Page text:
Rory Fitzgerald talks to Ryan Bomberger, the Emmy Award-winning designer highlighting the impact of abortion on black Americans
Ryan Bomberger knows only a little about his natural mother: “I know that, tragically, she was raped,” he says, “and that even though she had access to abortion because of that she chose life.”
He continues: “The social worker described my mother as angry. She had never intended to see me after birth, but then she asked to hold me. The social worker said that there was a noticeable change in her countenance after that.
“I’m glad she chose life and gave me the opportunity to be adopted by an amazing multi-racial Christian family of 15. I had an amazing life growing up on a farm in Lancaster, Pennsylvania. There was never a dull moment. Never a quiet moment either!”
From such inauspicious beginnings, Ryan has gone on to become an Emmy Award-winning creative director. More recently, he has applied his media savvy to designing the Too Many Aborted pro-life campaign, which gained massive media coverage across America, from the New York Times to CNN to ABC News. This enabled Ryan’s personal story to reach millions, along with the pro-life message of the Radiance Foundation, which he co-founded with his wife, Bethany.
In the United States, race and abortion are deeply sensitive topics. Yet Ryan did not shy away from addressing the racial aspects of American abortion. Black women comprise 13 per cent of the American female population, but account for 30 per cent of abortions. Ryan says that in places like New York City, rates of abortion among black women are up to five times higher among than white people, and some 60 per cent of black pregnancies are aborted.
“The Too Many Aborted campaign came out of a need to explore the disproportionate impact of abortion on black and bi-racial children,” he explains. “If you mix race and abortion you get the kind of incredible media response that we got.”
But Ryan says that the “overwhelmingly pro-choice media” tried to distract from the real issues, implying that the campaign was “racist” and “taking the angle that it was a Right-wing organisation run by white conservative males, which explains why most of them didn’t want to interview me”.
He says that his presence as a black man who was nearly a victim of abortion himself was conveniently airbrushed out by most of the US media.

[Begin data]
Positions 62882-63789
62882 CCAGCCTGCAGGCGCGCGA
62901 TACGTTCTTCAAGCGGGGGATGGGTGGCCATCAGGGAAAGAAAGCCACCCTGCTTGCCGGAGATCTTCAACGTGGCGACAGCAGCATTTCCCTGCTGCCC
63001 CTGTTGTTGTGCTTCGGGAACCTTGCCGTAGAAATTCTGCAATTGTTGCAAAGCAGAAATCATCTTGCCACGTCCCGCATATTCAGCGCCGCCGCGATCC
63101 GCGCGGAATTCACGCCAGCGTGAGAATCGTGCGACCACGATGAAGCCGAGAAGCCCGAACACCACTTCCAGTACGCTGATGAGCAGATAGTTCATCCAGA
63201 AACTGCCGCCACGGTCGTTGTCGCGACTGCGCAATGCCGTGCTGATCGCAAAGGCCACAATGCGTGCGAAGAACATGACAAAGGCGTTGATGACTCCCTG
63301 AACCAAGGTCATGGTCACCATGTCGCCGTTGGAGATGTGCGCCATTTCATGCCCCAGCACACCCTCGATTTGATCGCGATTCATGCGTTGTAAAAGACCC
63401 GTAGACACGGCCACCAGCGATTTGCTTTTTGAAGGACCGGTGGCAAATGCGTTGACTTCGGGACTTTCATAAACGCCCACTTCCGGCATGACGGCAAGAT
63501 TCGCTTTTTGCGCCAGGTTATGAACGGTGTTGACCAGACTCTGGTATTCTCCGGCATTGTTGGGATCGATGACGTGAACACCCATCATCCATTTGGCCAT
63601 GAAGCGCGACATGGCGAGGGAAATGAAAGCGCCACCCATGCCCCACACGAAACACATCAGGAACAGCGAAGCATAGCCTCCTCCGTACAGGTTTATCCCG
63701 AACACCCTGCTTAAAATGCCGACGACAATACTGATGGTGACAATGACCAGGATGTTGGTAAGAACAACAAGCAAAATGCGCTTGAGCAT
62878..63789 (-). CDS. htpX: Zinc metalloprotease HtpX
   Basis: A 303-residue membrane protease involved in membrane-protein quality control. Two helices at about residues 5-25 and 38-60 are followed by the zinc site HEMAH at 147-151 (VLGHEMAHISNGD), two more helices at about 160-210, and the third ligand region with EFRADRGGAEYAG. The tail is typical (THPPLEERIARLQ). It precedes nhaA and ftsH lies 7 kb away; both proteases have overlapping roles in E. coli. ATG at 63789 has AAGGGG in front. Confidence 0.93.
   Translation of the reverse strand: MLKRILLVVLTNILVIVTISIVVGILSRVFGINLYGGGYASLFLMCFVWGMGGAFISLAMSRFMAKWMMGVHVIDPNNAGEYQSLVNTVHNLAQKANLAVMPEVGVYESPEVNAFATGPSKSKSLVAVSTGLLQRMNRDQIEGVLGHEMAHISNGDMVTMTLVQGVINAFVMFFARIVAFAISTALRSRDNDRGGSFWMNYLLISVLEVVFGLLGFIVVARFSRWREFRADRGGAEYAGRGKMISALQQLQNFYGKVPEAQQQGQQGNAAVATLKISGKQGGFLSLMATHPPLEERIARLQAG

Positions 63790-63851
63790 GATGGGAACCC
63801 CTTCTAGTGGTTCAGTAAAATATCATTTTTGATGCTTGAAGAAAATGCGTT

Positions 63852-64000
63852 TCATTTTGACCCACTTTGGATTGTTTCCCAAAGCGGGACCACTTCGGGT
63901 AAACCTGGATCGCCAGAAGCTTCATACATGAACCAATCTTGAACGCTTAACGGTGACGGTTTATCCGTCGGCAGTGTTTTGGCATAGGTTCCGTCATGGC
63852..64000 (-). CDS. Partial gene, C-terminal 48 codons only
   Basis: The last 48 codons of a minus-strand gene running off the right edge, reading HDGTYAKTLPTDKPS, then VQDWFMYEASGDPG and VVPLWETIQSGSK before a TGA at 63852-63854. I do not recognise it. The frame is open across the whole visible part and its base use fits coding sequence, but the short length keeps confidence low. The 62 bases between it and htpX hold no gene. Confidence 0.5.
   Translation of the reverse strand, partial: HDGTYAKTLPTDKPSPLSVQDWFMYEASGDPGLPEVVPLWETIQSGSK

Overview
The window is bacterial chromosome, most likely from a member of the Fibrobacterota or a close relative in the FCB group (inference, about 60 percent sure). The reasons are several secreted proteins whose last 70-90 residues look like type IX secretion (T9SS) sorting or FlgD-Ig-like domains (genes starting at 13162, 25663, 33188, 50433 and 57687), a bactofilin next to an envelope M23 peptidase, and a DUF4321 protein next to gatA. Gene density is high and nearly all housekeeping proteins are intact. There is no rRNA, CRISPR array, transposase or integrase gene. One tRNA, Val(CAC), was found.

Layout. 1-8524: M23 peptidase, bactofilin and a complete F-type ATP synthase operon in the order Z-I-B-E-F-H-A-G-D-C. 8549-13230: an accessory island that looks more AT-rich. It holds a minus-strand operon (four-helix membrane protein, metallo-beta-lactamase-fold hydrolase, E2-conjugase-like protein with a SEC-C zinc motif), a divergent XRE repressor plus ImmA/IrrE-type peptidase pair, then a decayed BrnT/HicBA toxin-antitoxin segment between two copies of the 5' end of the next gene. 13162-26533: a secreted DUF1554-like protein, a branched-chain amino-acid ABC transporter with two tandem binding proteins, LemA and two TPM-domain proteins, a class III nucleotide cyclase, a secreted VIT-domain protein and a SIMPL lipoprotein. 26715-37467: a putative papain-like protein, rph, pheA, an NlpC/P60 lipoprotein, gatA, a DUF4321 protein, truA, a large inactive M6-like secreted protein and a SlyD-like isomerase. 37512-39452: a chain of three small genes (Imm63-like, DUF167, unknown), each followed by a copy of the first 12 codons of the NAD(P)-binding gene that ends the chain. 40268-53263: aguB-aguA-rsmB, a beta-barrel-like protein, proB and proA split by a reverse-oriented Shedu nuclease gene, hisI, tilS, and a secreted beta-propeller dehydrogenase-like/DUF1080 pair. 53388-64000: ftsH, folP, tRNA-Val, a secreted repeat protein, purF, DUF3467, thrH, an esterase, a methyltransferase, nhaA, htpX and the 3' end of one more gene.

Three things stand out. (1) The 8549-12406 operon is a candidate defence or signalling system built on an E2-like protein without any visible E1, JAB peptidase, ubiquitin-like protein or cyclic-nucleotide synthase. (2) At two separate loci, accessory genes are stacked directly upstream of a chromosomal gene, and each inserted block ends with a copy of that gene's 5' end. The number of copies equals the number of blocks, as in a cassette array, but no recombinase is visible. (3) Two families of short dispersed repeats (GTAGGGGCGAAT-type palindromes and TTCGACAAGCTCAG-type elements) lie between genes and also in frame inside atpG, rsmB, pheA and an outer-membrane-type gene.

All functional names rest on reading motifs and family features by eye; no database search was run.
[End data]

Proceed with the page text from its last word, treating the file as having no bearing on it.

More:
The campaign was also accused of “misogyny” and of being a political effort to divide the black community.
“Those charges are ludicrous,” Ryan says. “But that’s what you get, because they cannot contest the statistics or the documented history of the abortion industry.”
Ryan argues that the original abortion advocates like Margaret Sanger and Marie Stopes were racists and eugenicists. “But that gets excused somehow. Many of those involved [in the abortion industry] today don’t even understand that these are their ideological foundations. Look at the core components of the movement: eugenics, racism, classism, concern about overpopulation and hatred of organised religion. These are all the same components that still exist today. It has nothing to do with women’s health and everything to do with population control and which parts of the population are worthy of life and which ones aren’t.”
But, he says, abortion advocates seek to present these facts in exactly the opposite way. “They have realised the power of marketing,” he says. “The use of a few buzzwords has changed the political and moral landscape of our country.”
He is saddened that the pro-life movement has been comparatively ineffective at communication, often failing to use the power of marketing and advertising to express truth. “We live in a society where people have a two-second attention span and you don’t have time to compete for someone’s attention.”
This is why Ryan felt the need to use his knowledge of communications and the media to assist the pro-life cause. His campaigns make wide use of the internet, YouTube, Facebook and Twitter. He says that use of the internet is crucial to circumvent an “overwhelmingly pro-choice mainstream media”. He calls the ideological outlook of the media “a huge barrier”, citing how reporters “will often ignore over 300,000 people attending the March for Life in Washington, DC, but will extensively cover comparatively tiny pro-choice protests”.